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How To Collaborate With Designers

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Your next advertising flier, website, product, or app needs a design and it’s time to start meeting with creative professionals to get the project moving. Being involved with the visual design process can be a rewarding experience, but it can be all too easy to get bogged down.

Here are four tips to ensuring your collaboration with your designer is effective, fruitful, and rewarding:

01. Know Your Goals

Designers are problem-solvers. They aren’t only interested in the latest trends or making something look good. Rather, they want to create a visual design that will make your product (flier, website, business card) meet your objectives (sell a product, illicit inquiries, get donations), and they’ll do it by using well-researched strategies. Sure, it’s a gut thing to some extent, but design is more about critical thinking and thoughtful decision-making.

Spend time creating an organized document that clearly communicates your goals before speaking with your designer. Involve any invested stakeholders to ensure their needs are considered up front. A good designer will ask questions to fully understand your audience, what motivates them, and how to best communicate with them – ultimately inspiring them to take the action you want.

02. Gather Feedback Judiciously

When you receive drafts from your designer, it’s a good idea to solicit feedback from stakeholders or other trusted people in your life. That feedback can be incredibly valuable in obtaining an outside perspective and catching things you might not have considered.  However, beware of pitfalls that can impede the collaboration.

1.    Ask specific questions. Not just, “what do you think?” Instead…

a.    Would this design make you want to donate? (Insert your primary goal.)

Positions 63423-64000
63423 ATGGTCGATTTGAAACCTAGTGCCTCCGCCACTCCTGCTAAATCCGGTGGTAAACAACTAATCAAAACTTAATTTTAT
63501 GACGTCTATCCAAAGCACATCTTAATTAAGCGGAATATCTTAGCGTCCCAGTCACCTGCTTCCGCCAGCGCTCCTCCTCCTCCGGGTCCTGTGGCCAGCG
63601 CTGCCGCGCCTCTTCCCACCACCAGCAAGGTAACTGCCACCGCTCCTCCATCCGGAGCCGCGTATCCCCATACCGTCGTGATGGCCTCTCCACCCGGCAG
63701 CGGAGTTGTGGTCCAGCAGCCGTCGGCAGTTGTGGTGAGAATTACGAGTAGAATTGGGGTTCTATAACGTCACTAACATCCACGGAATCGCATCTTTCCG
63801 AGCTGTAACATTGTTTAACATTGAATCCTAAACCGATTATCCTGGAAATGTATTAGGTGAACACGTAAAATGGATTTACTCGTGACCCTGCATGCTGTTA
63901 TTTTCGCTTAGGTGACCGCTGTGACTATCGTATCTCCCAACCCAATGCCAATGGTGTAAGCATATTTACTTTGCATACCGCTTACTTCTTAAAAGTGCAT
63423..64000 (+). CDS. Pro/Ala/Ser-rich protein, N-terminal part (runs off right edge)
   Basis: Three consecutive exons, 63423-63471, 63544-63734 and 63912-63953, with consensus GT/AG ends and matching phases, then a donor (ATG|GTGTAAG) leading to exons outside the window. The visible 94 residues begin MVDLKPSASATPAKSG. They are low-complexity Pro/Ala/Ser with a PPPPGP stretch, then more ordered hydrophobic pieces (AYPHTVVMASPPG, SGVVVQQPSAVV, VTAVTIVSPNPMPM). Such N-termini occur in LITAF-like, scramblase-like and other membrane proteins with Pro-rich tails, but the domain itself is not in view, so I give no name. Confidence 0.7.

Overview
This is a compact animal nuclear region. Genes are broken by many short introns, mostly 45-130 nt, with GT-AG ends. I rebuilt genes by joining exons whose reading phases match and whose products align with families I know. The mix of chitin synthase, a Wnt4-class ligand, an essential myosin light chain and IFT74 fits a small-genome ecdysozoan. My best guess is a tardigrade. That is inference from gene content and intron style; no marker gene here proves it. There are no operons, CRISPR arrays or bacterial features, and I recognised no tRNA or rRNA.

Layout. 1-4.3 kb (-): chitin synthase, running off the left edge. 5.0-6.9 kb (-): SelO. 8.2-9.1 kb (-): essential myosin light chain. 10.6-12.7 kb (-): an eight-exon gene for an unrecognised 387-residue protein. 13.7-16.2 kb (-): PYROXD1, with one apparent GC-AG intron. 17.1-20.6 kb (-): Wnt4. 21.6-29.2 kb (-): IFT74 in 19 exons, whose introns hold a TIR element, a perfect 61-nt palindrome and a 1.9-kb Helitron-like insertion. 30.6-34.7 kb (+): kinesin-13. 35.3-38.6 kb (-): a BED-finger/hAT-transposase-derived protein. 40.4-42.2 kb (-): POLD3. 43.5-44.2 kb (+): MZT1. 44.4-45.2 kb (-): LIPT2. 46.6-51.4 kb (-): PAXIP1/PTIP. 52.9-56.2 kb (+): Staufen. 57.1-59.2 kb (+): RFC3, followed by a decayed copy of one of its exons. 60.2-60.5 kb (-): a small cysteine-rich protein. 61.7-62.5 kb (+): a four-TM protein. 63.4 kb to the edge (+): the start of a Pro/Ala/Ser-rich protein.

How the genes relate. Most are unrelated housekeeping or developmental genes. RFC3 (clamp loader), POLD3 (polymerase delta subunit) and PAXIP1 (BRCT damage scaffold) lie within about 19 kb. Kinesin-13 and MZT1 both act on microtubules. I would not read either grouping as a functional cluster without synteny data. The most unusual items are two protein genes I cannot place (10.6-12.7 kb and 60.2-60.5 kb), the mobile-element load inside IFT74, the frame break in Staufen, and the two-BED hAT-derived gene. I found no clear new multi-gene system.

b.    Can you tell what the main objective is?
c.    What feelings does this evoke?
d.    What is working? Why?
e.    What is not working? Why?

2.    Weigh the value of the feedback. Getting an impression from your mail carrier is fine, but weigh their feedback against your business’s marketing manager. Who has the context, investment, and expertise to provide the most valuable feedback?

3.    Analyze and evaluate the feedback before sending it to your designer! Make decisions about what feedback is the most useful and best informed and distill it for your designer.  It is unproductive and confusing to simply forward emails from those you consulted.

03. Work for Meaningful Revisions

It might feel like more rounds of revision = better value, but unlimited rounds of revision will ultimately hinder focused design and waste time.  Work with your designer to make each revision count.  Do this by considering only the big ideas during early collaboration. Use final revisions to focus on small details.  Whenever possible, provide all feedback at once rather than piecemeal as they come to you.

04. Provide Examples

All great artists use reference, and all great inventors were inspired by things that already work well.  Your designer isn’t cheating when they ask you for visual examples of what you like and don’t like. Your idea of modern might be different from your designer’s idea of modern. There are an infinite number of colors called blue. Eliminate the ambiguity and show your designer exactly what you’re thinking. Visual examples like sketches, screenshots, or print-outs will transform your design communications into a true collaboration.

When we consider the design process a collaboration and work together with designers in a focused, methodical way, our chances of producing a high quality, high value product increase.  The process becomes rewarding, even fun!


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